By Jake Niall
For the first time since he was senior coach, Tony Shaw sat in the Collingwood coach’s box last Saturday and in pre-and post-game team meetings. From his vantage, it is personnel, not coaching, that is hurting the Magpies.
Shaw, who sat in on the match committee briefing to the players on Friday before their disappointing loss to Gold Coast, said he did not see anything that suggested Nathan Buckley, his former skipper, wasn’t a capable coach.
He said Buckley had been measured and composed in the meeting with the players after the game. Shaw said he had stayed in that meeting until team leaders came in for a separate meeting. “It was measured, completely under control,” he said.
“Nothing that I saw could even [make me] think about him not being able to coach,” said Shaw, who said of the coach’s box: “There was no panic, very analytical.”
Shaw was in the coach’s box and the team meetings as a part of program where former players are given the opportunity to be insiders on game day and in the days before a home game. The likes of Shane Wakelin, Leigh Brown, James Clement and more recently Paul Tuddenham, the past players’ president, have also been given that opportunity.
“It’s not up to me, but I think the bloke can coach,” Shaw said of Buckley, his key player during the 1990 premiership captain’s four-year stint as senior coach. In his final year Shaw coached out the season despite being told he would not continue as coach the following year, and prepared the team for the following season.
Shaw said the Magpies, who are 1-6 and sitting 17th, would be better with midfielder Taylor Adams and Jeremy Howe.
“I think it’s personnel and confidence at the moment,” he said. “Throw Adams in, throw Howe in ... Unfortunately, Dayne Beams, you give up two draft picks and you didn’t get any service.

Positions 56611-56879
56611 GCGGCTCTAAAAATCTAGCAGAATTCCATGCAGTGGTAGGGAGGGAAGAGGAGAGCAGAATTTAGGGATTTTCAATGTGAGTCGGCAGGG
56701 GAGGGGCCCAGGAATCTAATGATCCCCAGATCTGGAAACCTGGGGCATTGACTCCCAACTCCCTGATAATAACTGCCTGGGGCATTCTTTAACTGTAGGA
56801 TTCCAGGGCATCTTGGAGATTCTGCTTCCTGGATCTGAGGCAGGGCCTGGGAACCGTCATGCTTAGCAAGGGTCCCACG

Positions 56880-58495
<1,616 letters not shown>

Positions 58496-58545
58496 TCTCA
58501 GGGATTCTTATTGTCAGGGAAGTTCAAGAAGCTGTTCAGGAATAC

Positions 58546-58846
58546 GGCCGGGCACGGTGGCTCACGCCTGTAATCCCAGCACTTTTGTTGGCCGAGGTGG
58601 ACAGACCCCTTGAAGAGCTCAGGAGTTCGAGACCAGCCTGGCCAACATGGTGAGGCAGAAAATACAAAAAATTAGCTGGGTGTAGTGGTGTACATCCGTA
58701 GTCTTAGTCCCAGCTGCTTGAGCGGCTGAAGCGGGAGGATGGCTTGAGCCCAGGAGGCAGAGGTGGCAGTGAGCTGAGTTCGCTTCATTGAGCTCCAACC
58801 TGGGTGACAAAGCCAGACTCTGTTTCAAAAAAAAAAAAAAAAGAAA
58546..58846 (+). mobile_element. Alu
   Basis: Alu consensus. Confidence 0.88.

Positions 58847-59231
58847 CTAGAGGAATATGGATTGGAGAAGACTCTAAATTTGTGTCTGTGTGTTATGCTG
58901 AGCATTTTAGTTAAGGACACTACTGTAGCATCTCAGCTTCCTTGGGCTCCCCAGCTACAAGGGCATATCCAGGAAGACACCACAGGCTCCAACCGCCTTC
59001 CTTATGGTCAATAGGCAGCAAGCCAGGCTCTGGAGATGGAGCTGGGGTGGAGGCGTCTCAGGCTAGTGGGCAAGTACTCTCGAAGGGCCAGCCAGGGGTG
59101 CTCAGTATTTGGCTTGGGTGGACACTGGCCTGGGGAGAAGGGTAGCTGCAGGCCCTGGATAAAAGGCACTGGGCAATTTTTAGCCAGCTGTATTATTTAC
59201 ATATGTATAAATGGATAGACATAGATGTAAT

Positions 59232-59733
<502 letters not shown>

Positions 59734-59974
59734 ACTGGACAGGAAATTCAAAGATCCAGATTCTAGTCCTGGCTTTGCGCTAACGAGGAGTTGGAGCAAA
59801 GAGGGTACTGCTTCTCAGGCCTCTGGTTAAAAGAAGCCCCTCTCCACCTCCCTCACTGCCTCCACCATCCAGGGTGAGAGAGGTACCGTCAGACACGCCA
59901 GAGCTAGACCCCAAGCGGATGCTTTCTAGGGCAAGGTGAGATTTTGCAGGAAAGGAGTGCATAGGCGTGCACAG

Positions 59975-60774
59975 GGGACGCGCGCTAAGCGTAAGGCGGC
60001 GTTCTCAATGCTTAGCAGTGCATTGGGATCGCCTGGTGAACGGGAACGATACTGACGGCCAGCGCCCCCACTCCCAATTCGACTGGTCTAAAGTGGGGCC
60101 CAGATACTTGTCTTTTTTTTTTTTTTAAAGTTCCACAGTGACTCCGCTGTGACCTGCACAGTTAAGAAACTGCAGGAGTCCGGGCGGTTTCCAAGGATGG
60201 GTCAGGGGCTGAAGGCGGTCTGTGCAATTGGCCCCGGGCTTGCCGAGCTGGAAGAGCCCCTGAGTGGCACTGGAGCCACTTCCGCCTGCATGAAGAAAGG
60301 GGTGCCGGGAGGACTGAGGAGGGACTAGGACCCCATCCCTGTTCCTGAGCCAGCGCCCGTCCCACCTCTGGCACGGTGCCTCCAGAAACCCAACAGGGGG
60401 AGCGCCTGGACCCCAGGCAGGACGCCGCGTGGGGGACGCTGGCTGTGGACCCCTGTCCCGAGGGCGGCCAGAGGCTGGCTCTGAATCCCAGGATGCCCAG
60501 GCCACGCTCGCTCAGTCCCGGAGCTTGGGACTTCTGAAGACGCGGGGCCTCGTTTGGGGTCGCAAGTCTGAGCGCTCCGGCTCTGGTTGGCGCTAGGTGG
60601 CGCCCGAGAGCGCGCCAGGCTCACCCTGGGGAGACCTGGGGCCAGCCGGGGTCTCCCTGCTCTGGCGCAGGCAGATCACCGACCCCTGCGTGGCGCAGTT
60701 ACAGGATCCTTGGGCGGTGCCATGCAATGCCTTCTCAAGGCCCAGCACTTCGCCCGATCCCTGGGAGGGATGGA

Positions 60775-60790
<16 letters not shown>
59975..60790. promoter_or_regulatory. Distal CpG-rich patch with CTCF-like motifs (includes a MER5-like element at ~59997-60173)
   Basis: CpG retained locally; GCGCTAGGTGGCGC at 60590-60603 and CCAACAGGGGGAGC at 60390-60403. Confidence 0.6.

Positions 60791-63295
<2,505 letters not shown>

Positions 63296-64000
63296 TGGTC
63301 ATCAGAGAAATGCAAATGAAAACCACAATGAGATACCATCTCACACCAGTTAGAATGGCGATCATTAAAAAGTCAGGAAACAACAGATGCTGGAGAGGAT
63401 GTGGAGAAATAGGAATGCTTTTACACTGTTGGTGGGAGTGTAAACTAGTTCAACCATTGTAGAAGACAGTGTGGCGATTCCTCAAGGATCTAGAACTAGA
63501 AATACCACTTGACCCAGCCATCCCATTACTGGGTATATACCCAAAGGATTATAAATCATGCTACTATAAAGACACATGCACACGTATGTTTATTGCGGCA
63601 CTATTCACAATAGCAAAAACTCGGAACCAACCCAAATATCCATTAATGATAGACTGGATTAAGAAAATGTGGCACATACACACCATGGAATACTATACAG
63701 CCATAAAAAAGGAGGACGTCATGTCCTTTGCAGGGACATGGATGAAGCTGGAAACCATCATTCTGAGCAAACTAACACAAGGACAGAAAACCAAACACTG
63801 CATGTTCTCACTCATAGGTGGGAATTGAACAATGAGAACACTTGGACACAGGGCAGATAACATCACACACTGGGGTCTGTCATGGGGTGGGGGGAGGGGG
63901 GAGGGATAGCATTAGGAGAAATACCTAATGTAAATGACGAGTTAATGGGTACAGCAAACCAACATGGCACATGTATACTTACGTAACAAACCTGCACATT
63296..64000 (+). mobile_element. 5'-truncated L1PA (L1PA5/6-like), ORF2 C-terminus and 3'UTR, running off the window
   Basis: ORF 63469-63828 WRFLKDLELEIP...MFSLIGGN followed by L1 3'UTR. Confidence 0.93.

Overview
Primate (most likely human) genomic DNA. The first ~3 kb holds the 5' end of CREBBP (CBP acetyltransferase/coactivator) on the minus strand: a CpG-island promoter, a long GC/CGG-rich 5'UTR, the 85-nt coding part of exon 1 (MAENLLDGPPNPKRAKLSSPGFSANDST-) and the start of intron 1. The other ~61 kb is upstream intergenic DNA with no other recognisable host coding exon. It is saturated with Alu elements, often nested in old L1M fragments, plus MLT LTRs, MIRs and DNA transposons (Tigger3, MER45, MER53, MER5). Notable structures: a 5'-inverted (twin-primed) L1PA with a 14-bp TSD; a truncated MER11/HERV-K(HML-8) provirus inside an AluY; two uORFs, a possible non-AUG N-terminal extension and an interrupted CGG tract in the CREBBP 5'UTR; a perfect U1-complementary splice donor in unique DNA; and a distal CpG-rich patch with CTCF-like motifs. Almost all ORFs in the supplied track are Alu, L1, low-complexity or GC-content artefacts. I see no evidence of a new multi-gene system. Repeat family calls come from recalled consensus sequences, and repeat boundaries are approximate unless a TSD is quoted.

“It’s all up to your personnel ... with everyone up and going, they’d be competitive with [every team].”
But while Shaw understood the decision to play all-Australian defender Darcy Moore in attack, as Buckley has chosen in recent weeks, he felt that that it was harder to play Moore forward when they were without Howe.
“With both out of the game, you’re 33 per cent down in your best defence,” he said.
Shaw said, however, that the Pies had to defend better without the ball - an echo of Buckley’s post-game comments - and that they needed to take the game on.
Shaw said this was his first return to the Collingwood coach’s box since his final game as coach, in 1999 (round 22, also the final game for the senior team at Victoria Park). He had once been in the Richmond coach’s box since then.
“They’re just not taking the game on, from my point of view,” he said
“They didn’t work hard enough probably and the opposition were good. [It has] nothing to do with the plan. You’ve got to implement the plan.”
Shaw said the loss of players during the trade period was clearly hurting and he had not picked his old team to make the finals this year.
“There’s no doubt that losing the two midfielders - [Jaidyn] Stephenson and [Adam] Treloar, it upsets your balance,” he said.
Shaw said of the difference between the coach’s box he occupied, and what he saw on Saturday: “It is football, not nuclear science.
“They’ve got computers where we had pads and pencils.”
The program of bringing past players inside the inner sanctum was organised by football department executive and 2010 premiership captain Nick Maxwell.
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Jake Niall is a Walkley award-winning sports journalist and chief AFL writer for The Age.